If you or someone you know needs immediate help, contact the National Suicide Prevention Lifeline
at 1-800-273-TALK (8255) or Crisis Text Line: text “home” to 741741.Learn more
about ways you can help someone who might be at risk for self-harm.
Thursday, April 18, 2019
NIH scientists identify paradoxical response to HIV medication in five individuals
Antiretroviral therapy (ART) is usually very effective at suppressing HIV in the body, allowing a person’s immune system to recover by preventing the virus from destroying CD4+ T cells(link is external). Scientists have now identified a rare, paradoxical response to ART known as extreme immune decline, or EXID. Five individuals evaluated at the National Institute of Allergy and Infectious Diseases (NIAID), part of the National Institutes of Health, experienced a significant decline in CD4+ T cell levels despite suppression of HIV below detectable levels for more than three years, according to a report published online today in JCI Insight. The research team was led by Irini Sereti, M.D., chief of the HIV Pathogenesis Section in NIAID’s Laboratory of Immunoregulation, and Andrea Lisco, M.D., Ph.D.
The NIAID researchers found that the immune systems of people with EXID fared even worse than those of another subset of individuals defined as immunological-non-responders, or INRs, who respond inadequately to ART. INR participants consistently taking ART for four years had CD4+ T cell counts that increased on average by 193 cells per microliter (µL) of blood. Participants who responded normally to ART increased their CD4+ T cell count by more than twice that amount. In contrast, the five participants with EXID experienced an average decline of 157 CD4+ T cells/µL while consistently maintaining viral suppression on ART.
Colorized scanning electron micrograph of a T lymphocyte.
Wednesday, April 17, 2019
NIH scientists and funding contributed to development of experimental treatment
A small clinical trial has shown that gene therapy can safely correct the immune systems of infants newly diagnosed with a rare, life-threatening inherited disorder in which infection-fighting immune cells do not develop or function normally. Eight infants with the disorder, called X-linked severe combined immunodeficiency (X-SCID), received an experimental gene therapy co-developed by National Institutes of Health scientists. They experienced substantial improvements in immune system function and were growing normally up to two years after treatment. The new approach appears safer and more effective than previously tested gene-therapy strategies for X-SCID.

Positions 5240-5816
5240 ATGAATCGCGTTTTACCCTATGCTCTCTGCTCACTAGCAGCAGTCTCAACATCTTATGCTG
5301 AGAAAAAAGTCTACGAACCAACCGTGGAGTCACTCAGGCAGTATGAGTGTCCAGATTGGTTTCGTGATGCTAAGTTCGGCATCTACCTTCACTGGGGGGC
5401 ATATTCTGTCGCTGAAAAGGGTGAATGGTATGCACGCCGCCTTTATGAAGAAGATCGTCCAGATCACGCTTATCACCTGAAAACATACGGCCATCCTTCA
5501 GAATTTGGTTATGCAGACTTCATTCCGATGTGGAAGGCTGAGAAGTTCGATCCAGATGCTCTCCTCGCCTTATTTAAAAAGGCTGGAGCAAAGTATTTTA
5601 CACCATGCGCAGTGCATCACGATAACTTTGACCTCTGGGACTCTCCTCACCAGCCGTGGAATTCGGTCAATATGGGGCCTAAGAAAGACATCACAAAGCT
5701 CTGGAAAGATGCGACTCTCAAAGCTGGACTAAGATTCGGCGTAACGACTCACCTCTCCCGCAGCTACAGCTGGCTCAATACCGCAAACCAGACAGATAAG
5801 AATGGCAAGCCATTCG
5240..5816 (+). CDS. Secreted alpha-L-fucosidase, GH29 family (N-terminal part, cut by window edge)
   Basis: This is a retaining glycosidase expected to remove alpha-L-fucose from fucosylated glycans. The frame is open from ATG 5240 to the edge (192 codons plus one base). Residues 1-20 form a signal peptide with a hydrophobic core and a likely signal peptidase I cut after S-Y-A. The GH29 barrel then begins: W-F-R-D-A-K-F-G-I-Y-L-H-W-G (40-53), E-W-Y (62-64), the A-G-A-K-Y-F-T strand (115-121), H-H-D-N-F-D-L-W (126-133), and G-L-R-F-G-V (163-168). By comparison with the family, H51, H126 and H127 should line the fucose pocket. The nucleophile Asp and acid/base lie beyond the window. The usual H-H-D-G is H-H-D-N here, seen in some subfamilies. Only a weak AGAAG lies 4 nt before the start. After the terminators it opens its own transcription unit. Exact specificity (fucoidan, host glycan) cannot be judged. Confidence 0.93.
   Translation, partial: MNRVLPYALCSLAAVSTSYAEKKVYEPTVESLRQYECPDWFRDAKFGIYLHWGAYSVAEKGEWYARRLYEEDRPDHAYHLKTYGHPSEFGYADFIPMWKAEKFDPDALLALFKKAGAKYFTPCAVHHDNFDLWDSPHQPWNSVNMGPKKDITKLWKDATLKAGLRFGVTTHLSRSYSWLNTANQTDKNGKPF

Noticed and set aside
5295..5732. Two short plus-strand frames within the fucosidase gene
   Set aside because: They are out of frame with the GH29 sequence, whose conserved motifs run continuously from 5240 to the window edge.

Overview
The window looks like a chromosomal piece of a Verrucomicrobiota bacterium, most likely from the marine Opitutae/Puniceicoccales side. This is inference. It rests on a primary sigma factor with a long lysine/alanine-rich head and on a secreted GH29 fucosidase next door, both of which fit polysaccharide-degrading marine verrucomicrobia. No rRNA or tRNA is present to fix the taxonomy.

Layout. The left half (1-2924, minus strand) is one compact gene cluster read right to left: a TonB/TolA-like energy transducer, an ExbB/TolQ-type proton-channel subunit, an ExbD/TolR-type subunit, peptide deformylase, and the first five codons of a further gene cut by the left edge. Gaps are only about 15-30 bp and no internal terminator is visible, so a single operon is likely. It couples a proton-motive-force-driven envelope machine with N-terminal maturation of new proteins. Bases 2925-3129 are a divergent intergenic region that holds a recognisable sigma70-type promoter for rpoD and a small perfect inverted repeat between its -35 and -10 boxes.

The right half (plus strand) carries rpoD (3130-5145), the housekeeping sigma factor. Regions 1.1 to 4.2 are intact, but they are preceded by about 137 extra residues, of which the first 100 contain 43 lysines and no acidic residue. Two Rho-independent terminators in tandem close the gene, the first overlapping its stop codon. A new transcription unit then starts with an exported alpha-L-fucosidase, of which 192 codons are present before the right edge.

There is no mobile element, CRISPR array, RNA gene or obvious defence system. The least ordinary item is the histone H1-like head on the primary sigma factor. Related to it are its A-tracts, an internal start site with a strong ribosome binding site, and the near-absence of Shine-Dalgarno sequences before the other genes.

These interim results from the clinical trial, supported in part by NIH, were published today in The New England Journal of Medicine.
Infants with X-SCID, caused by mutations in the IL2RG gene, are highly susceptible to severe infections. If untreated, the disease is fatal, usually within the first year or two of life. Infants with X-SCID typically are treated with transplants of blood-forming stem cells, ideally from a genetically matched sibling. However, less than 20% of infants with the disease have such a donor. Those without a matched sibling typically receive transplants from a parent or other donor, which are lifesaving, but often only partially restore immunity. These patients require lifelong treatment and may continue to experience complex medical problems, including chronic infections.
Tuesday, April 16, 2019
NIH research could be a step toward a treatment to prevent heart attacks
Two proteins that bind to stress hormones work together to maintain a healthy heart in mice, according to scientists at the National Institutes of Health and their collaborators. These proteins, stress hormone receptors known as the glucocorticoid receptor (GR) and mineralocorticoid receptor (MR), act in concert to help support heart health. When the signaling between the two receptors is out of balance, the mice have heart disease.
The work, published April 16 in Science Signaling, may lead to the development of therapeutic compounds that help people with an increased risk of a heart attack.